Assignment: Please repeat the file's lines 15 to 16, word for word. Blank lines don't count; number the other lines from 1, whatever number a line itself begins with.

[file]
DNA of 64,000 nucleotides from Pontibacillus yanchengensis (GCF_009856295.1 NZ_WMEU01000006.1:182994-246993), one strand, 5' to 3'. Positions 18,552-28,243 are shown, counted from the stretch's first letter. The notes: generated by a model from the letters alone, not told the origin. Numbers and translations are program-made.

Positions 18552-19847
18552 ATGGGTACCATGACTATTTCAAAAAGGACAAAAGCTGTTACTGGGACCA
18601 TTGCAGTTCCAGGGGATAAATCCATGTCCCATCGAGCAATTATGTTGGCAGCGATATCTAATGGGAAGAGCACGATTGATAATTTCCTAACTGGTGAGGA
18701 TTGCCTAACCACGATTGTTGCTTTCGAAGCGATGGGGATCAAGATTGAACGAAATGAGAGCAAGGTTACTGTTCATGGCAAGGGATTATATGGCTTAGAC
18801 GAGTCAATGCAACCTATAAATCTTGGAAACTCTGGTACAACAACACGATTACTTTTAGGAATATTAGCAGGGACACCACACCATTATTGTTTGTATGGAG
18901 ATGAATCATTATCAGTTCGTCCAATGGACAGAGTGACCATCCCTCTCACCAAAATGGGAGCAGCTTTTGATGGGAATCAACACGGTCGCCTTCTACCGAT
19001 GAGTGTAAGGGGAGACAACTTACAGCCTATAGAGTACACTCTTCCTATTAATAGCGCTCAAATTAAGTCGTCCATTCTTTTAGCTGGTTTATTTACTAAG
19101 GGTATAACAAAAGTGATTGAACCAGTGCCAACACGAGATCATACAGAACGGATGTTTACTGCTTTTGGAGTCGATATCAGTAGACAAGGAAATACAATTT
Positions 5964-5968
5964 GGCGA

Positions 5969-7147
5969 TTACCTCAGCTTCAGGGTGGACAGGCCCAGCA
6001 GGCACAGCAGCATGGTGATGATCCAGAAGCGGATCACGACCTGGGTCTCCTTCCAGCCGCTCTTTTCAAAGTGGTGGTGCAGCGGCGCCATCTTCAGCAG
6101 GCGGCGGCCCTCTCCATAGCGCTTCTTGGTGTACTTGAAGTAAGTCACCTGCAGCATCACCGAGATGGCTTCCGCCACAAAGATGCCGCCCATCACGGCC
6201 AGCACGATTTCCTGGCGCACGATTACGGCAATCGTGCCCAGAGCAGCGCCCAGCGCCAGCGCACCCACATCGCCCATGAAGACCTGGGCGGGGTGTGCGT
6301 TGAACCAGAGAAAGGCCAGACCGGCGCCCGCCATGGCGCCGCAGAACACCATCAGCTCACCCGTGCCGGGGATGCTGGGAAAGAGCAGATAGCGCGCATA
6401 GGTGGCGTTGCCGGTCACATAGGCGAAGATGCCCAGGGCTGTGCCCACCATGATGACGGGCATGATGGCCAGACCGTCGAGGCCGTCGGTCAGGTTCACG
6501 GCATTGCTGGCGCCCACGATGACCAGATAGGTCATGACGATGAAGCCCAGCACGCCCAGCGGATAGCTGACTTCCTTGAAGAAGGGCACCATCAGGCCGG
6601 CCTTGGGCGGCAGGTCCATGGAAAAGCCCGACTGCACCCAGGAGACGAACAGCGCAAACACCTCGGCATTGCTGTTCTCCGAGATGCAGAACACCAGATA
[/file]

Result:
6101 GCGGCGGCCCTCTCCATAGCGCTTCTTGGTGTACTTGAAGTAAGTCACCTGCAGCATCACCGAGATGGCTTCCGCCACAAAGATGCCGCCCATCACGGCC
6201 AGCACGATTTCCTGGCGCACGATTACGGCAATCGTGCCCAGAGCAGCGCCCAGCGCCAGCGCACCCACATCGCCCATGAAGACCTGGGCGGGGTGTGCGT